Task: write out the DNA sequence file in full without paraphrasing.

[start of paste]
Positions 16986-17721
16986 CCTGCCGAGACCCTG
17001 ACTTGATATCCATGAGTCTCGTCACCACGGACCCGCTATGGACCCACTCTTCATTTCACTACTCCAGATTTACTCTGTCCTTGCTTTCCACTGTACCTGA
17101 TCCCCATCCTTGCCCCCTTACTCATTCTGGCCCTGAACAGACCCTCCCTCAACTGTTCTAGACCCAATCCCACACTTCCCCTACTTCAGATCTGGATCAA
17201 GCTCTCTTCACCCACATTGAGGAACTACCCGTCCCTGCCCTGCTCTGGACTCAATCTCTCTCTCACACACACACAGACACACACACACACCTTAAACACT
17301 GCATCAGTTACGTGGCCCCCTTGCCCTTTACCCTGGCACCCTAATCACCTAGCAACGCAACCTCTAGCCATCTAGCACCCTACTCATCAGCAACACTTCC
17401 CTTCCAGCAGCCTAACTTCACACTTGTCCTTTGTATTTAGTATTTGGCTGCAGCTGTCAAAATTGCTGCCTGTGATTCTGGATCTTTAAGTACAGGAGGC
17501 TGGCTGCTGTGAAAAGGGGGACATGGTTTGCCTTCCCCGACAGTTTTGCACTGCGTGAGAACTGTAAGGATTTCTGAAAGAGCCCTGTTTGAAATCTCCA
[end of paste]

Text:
Positions 16986-17721
16986 CCTGCCGAGACCCTG
17001 ACTTGATATCCATGAGTCTCGTCACCACGGACCCGCTATGGACCCACTCTTCATTTCACTACTCCAGATTTACTCTGTCCTTGCTTTCCACTGTACCTGA
17101 TCCCCATCCTTGCCCCCTTACTCATTCTGGCCCTGAACAGACCCTCCCTCAACTGTTCTAGACCCAATCCCACACTTCCCCTACTTCAGATCTGGATCAA
17201 GCTCTCTTCACCCACATTGAGGAACTACCCGTCCCTGCCCTGCTCTGGACTCAATCTCTCTCTCACACACACACAGACACACACACACACCTTAAACACT
17301 GCATCAGTTACGTGGCCCCCTTGCCCTTTACCCTGGCACCCTAATCACCTAGCAACGCAACCTCTAGCCATCTAGCACCCTACTCATCAGCAACACTTCC
17401 CTTCCAGCAGCCTAACTTCACACTTGTCCTTTGTATTTAGTATTTGGCTGCAGCTGTCAAAATTGCTGCCTGTGATTCTGGATCTTTAAGTACAGGAGGC
17501 TGGCTGCTGTGAAAAGGGGGACATGGTTTGCCTTCCCCGACAGTTTTGCACTGCGTGAGAACTGTAAGGATTTCTGAAAGAGCCCTGTTTGAAATCTCCA